AN00046816_001_l
James Gillray, ‘Recruiting at Kelsey’s; -or- guard-day at St James’s’ (1797).

Now, I hope you’re still hungry, as we are now on to the best bit of Christmas dinner – the pudding!

 

Talking puddings is particularly appropriate as Sussex is renowned for its puddings, a reputation that persists today as one food writer describes how ‘to venture into the county was to risk being turned into a pudding yourself’. And of course we are in the Royal Pavilion, the party palace for ‘Georgie Porgie pudding and pie’. Popular puddings in the Regency period included gingerbread, butter shortbread, syllabub (a sweet frothy drink – you can see examples of this on the Banqueting Room table), ginger nuts, and sugar plums. We can see some cones of sugar plums in the background of this print by James Gillray from 1797, called ‘Hero’s Recruiting at Kelsey’s’.

DP809028
James Gillray, ‘The Plumb-pudding in danger; – or – State Epicures taking un Petit Souper’ (1805).

Then, as now, the pudding most associated with Christmas, is the Christmas pudding. In the Regency period Christmas puddings were also known as plum puddings, because one of the main ingredients was dried plums or prunes. There are satirical prints from the period that show a ‘plum pudding’, like this one where Pitt, the British Prime Minister, and Napoleon are carving up a plumb pudding that is actually a globe. The process of making a Christmas pudding started on ‘Stir-Up Sunday’, which took place on the Sunday before the first Sunday in Advent, and marked the ‘unofficial’ start to the Christmas season. On stir-up Sunday, the Christmas pudding was prepared in order for it to be ready for Christmas.

 

Now, why do you think it was called ‘stir-up Sunday’? It’s called ‘stir-up Sunday’ not for stirring all the ingredients together, but for the start of the traditional prayer used at the church service held on the Sunday before advent. This starts with the line ‘Stir up, we beseech thee, O Lord, the wills of thy faithful people’.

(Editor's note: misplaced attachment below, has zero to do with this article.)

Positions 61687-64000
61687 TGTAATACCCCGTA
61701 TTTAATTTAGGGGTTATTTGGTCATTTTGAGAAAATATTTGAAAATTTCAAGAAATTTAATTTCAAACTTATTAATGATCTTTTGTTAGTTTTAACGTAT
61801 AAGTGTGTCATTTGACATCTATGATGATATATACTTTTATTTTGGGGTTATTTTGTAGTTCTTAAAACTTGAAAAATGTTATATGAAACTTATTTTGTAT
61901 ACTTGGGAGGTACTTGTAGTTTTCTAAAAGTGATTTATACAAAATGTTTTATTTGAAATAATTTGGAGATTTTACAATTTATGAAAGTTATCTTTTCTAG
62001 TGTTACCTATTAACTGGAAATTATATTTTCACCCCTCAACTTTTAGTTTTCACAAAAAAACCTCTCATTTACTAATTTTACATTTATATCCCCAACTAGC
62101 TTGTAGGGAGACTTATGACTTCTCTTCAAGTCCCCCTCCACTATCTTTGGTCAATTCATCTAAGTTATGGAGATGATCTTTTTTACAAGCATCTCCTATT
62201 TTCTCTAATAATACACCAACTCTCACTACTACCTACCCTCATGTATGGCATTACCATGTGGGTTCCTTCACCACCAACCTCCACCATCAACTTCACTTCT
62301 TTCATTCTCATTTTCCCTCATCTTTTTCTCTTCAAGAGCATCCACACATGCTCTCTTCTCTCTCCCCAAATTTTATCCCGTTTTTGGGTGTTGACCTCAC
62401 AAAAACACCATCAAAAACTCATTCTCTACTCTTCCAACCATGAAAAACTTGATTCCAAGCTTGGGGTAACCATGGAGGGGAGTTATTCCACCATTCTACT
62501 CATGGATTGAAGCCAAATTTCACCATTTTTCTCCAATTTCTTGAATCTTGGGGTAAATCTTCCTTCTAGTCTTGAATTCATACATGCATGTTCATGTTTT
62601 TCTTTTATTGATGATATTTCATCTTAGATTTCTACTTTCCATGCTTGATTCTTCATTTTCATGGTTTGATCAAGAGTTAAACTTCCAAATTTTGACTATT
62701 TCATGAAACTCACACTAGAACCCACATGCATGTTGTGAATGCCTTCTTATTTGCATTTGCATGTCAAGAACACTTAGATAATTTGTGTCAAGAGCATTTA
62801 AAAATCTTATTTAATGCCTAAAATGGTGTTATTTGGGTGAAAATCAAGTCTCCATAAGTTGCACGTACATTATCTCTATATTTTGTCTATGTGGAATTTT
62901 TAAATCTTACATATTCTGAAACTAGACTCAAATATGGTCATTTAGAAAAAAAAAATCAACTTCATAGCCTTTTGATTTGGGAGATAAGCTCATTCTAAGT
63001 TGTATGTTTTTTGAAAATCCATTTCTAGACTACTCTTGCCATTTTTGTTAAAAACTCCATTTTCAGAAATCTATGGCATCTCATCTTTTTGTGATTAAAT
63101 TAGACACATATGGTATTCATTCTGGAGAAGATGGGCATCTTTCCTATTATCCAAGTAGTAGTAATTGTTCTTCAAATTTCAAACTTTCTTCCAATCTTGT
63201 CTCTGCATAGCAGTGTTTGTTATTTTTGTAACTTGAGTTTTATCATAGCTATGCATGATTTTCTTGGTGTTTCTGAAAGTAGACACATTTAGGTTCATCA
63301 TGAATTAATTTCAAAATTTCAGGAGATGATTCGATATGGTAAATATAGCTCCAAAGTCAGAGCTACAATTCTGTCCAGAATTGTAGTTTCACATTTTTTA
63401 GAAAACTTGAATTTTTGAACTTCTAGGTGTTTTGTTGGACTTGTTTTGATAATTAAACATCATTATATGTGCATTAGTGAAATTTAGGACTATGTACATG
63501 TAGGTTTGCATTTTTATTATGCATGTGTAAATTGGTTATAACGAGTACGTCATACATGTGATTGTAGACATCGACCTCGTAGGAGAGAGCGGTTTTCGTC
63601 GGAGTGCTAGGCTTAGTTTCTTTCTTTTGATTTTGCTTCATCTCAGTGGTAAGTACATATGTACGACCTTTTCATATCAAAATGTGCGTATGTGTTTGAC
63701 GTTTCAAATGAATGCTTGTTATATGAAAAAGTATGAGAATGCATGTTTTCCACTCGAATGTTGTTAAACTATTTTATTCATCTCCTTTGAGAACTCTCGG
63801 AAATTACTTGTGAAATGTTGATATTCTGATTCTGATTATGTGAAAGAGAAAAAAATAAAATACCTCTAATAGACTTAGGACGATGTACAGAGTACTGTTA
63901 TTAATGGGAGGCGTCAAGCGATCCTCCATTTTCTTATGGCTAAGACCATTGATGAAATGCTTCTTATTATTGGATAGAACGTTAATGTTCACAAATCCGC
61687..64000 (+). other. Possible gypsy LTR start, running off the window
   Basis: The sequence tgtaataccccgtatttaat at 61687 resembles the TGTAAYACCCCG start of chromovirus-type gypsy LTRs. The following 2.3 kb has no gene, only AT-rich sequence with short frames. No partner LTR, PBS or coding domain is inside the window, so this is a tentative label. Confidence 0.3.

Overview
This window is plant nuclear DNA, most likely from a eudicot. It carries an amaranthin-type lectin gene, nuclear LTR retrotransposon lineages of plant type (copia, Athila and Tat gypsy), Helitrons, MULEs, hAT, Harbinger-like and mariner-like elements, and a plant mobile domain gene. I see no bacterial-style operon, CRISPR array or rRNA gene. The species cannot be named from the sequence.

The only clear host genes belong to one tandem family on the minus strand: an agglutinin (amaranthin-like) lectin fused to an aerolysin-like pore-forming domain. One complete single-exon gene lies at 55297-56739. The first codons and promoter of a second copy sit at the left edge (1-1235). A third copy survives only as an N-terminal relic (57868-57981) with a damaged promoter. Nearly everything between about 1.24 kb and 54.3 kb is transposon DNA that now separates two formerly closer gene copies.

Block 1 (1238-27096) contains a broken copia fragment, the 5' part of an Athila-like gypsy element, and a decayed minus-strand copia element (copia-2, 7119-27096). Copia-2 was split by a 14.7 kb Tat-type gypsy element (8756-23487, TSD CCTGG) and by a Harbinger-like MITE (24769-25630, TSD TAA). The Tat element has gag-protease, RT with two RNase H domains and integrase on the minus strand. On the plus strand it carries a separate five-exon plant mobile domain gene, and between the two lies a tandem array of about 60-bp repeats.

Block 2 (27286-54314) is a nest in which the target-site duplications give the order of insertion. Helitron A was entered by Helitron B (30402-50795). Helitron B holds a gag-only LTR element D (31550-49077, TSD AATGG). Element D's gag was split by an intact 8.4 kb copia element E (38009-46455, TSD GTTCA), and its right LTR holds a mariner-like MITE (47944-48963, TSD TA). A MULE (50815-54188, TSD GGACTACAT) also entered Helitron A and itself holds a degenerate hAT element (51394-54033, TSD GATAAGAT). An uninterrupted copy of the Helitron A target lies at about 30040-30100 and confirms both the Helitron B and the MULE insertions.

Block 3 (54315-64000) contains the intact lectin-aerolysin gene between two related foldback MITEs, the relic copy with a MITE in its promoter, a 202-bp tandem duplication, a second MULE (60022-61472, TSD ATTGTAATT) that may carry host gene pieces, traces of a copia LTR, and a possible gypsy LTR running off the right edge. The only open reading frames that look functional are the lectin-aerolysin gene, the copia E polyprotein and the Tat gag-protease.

The humble Christmas pudding is a pudding full of symbolism. Traditionally, it is made from a mixture of thirteen ingredients, which represent Christ and his twelve apostles. All of the family members in a household take turns stirring the Christmas pudding with a special wooden spoon, which represents the stable and the rocking crib. Whilst they stir clockwise with their eyes closed, each person makes a wish during their turn with the spoon. Stirring the pudding clockwise, from East to West, is supposed to symbolise and honour the journey of the Magi.

If you wanted to ‘mix’ things up a bit, you could use the Christmas pudding to predict the future. To do this, you would add charms to the pudding, which would reveal the finder’s fortune. A thimble would signify spinsterhood or thrift, a ring symbolises marriage, a coin for wealth, a horseshoe or wishbone for good luck, and an anchor for safe harbour. After cooking, the Christmas pudding is served on fire with a sprig of holly on top. The holly is a reminder of Jesus’ crown of thorns and the flames represent the Passion of the Christ and the love and power of Jesus.

I hope you have enjoyed this quick journey through some of the Christmas food that was eaten during the Regency period. Please do visit the Banqueting Room to see the table decorations and some examples of some of the other puddings eaten at Christmas, which are set out on the table. I will be here for a few minutes so do feel free to come and ask any questions.

Thank you very much and happy Christmas!